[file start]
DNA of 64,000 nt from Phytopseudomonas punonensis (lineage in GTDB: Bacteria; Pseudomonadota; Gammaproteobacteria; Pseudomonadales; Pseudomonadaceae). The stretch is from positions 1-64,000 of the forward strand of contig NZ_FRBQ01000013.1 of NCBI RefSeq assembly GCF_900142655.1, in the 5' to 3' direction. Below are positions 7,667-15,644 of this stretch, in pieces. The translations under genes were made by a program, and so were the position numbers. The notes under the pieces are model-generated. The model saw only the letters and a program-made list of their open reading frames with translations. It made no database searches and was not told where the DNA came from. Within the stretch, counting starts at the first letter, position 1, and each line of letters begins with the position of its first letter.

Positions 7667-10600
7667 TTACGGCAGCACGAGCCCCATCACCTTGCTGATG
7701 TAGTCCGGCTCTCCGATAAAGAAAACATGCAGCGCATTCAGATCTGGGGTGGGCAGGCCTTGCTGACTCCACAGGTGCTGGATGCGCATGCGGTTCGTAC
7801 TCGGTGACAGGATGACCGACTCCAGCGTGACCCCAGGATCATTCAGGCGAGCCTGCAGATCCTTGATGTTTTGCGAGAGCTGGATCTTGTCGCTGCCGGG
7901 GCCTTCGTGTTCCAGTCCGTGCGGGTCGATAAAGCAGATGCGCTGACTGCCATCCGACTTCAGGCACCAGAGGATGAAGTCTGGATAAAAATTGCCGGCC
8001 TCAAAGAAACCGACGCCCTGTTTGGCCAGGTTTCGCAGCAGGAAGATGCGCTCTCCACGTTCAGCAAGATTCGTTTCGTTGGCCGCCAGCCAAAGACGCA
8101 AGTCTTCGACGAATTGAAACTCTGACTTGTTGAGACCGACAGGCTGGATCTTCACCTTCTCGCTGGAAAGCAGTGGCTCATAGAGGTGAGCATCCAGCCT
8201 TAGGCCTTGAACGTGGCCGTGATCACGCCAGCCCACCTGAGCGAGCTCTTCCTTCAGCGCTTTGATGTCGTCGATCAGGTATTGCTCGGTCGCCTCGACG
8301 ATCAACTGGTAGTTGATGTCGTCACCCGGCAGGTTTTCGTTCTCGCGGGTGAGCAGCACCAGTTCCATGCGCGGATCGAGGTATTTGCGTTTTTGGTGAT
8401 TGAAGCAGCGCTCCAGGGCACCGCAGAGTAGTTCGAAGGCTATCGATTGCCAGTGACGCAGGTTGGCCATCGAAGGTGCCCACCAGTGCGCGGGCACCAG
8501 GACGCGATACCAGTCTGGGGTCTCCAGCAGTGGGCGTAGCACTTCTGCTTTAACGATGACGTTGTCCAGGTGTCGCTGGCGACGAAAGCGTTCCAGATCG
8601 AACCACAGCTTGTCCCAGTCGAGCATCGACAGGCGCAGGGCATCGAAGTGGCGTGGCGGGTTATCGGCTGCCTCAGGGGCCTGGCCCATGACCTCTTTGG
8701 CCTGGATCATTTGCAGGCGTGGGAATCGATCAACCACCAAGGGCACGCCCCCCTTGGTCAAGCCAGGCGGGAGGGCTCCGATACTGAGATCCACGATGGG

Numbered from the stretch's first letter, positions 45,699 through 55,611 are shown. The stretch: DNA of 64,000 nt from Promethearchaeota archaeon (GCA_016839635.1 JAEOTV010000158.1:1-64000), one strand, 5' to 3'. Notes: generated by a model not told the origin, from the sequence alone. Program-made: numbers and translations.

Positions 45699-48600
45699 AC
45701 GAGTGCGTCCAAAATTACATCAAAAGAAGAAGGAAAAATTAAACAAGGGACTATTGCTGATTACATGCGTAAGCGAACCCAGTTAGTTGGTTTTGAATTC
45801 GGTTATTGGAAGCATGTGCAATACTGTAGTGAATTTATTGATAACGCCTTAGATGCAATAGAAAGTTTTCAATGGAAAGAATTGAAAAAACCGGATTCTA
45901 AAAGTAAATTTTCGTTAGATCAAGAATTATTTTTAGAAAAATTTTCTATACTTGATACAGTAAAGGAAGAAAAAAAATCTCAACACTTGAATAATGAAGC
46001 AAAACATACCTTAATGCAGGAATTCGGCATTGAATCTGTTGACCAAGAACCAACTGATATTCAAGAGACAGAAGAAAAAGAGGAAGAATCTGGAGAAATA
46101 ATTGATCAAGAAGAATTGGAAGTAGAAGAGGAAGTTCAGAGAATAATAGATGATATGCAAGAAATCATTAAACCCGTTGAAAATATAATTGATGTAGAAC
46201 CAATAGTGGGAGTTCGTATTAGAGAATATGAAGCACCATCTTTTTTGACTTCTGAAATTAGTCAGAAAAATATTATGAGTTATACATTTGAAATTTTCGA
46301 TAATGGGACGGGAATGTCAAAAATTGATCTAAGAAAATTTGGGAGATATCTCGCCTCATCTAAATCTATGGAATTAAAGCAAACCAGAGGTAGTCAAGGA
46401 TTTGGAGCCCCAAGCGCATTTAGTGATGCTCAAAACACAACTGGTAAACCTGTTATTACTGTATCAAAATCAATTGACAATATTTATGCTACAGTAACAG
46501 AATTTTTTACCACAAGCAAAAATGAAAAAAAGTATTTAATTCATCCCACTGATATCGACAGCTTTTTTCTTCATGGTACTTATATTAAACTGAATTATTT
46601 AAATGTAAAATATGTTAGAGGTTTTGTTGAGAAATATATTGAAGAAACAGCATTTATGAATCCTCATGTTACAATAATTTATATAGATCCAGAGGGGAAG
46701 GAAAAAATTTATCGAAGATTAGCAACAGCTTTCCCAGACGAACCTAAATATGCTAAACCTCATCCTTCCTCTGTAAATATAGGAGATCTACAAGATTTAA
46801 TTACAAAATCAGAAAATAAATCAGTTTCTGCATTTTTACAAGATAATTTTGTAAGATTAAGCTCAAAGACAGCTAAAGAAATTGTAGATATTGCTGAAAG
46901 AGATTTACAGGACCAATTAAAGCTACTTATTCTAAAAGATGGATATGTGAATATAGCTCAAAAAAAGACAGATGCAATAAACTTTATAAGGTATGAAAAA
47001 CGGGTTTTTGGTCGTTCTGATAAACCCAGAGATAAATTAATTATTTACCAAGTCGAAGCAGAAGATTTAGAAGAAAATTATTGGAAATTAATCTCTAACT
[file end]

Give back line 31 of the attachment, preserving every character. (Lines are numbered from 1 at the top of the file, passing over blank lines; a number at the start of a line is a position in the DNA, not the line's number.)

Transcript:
47001 CGGGTTTTTGGTCGTTCTGATAAACCCAGAGATAAATTAATTATTTACCAAGTCGAAGCAGAAGATTTAGAAGAAAATTATTGGAAATTAATCTCTAACT